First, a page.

Spain does not like to be relegated to a second role. And its absence from the financial headlines was indeed short-lived, as the country is once more the main protagonist in the euro tragicomedy, after the Standard & Poor's agency cut Spain's credit rating by two notches to BBB- with negative outlook, just one step above the 'junk' status.
… We've seen this film before
The rating cut is echoing in the domestic debt markets, as expected, with yields of the benchmark bond on the rise again, although still below the danger zone around 6.0%. Perception among investors takes into account that yields should trespass critical levels to bring in the inevitable: A call for help by President Mariano Rajoy, and with that, the markets would have removed one of the many stigmas. But late stubbornness (pride?) by the Spanish President and his 'buying-time' strategy are doing nothing but deepening the crisis in the bloc and delaying the moment to start healing the country's accounts.
And so the 'chasing-the-tail' game continues: The ECB can't do anything but sit on its hands and wait, because it needs Spain to ask for aid, but the country is not asking for help because markets are not in 'panic' mode yet. This dilemma also applies to the fixed income markets, as Senior Currency Strategist at Rabobank Jane Foley puts it,
investors will be asking themselves whether it is wise to sell Spanish bonds now, if in a matter of weeks the ECB's OMT scheme will be triggered and yields will come crashing down.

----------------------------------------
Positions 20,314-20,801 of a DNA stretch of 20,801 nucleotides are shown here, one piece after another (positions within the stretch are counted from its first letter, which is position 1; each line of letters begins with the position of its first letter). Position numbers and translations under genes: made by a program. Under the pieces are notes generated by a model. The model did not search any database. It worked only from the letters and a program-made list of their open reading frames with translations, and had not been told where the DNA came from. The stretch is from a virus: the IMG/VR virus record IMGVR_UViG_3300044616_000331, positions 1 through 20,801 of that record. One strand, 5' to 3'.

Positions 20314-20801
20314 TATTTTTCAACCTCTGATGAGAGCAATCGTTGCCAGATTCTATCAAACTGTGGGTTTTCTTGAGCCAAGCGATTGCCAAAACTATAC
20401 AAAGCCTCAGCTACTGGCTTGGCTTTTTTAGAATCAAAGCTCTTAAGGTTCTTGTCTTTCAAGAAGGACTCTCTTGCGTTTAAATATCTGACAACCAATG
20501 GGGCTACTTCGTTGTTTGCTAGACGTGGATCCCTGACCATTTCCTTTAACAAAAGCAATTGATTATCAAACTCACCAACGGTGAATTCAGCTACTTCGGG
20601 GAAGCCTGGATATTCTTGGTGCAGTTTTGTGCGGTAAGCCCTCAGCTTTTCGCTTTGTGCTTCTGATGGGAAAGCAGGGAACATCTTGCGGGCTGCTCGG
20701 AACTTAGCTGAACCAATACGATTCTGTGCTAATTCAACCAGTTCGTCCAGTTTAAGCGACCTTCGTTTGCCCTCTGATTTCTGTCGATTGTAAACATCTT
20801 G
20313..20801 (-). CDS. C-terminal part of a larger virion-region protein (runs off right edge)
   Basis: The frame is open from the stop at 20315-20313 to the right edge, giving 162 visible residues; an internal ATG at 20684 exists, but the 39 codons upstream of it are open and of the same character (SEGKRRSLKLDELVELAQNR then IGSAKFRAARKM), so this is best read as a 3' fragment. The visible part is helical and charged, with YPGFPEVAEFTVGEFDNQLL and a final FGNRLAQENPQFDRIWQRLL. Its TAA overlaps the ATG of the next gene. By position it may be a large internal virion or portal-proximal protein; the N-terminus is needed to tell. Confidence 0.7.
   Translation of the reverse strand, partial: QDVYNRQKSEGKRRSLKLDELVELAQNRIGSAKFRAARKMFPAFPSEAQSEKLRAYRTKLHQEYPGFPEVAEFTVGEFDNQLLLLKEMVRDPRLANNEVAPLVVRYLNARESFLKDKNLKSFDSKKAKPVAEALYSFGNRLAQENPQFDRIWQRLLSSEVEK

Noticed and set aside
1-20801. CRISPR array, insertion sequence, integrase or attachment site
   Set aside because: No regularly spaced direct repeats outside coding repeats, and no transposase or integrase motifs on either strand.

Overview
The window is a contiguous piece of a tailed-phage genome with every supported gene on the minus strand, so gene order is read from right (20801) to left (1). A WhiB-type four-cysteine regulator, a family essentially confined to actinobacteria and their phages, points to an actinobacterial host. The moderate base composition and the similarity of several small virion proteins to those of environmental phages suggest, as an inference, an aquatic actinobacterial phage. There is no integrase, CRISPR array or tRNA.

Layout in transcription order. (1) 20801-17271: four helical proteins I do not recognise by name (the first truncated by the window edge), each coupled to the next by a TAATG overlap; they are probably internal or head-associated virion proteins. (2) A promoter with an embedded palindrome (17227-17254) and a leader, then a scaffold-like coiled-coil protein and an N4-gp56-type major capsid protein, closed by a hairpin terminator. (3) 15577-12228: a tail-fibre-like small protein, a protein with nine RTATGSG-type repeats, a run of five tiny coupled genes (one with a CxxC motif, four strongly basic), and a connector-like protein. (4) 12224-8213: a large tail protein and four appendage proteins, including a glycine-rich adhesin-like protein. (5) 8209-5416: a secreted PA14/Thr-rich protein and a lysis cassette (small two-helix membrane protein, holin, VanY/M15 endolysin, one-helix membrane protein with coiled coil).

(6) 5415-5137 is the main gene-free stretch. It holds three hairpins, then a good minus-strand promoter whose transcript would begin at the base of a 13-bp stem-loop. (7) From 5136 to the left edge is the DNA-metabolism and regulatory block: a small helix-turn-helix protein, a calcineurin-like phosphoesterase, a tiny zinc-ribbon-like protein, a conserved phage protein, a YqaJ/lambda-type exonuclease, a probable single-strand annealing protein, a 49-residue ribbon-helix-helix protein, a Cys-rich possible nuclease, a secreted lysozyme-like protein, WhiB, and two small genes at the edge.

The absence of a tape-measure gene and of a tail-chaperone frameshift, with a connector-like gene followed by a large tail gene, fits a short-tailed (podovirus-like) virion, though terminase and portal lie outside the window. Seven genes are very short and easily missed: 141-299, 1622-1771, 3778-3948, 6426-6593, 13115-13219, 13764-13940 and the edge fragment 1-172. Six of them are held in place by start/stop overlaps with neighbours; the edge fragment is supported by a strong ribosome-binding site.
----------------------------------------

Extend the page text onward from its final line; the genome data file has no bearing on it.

… From bonds to currencies
The same theory can be used in the euro space: Why would investors short the EUR when they know perfectly well that the ECB is anxiously waiting to start its OMT programme when the situation becomes unbearable? As J.Foley argues,
The implication of this is that dips in EUR/USD could remain relatively contained and potentially short-lived… We continue to pencil in pullbacks for EUR/USD on a 1 mth view, but medium-term we are forecasting a move to USD1.35. Near-term 200 day sma will act as support at EUR/USD1.2823.
Karen Jones, Head of FICC Technical Analysis at German lender Commerzbank, assesses that the cross has survived a sell off towards the MA200d at 1.2823, but she warns
Technical indicators have turned more negative and we look for rallies to remain tepid and for the 1.2763 3 month uptrend to come under attack.
… Friday is waiting
Governor M.Shirakawa would inaugurate the last trading day of the week with a speech, soon followed by the eurozone docket, consisting of France Current Account, Italian inflation figures and Industrial Production in the pan-European composite. Across the Atlantic, U.S. Producer Price index and the Reuters/Michigan Consumer Sentiment index are also expected.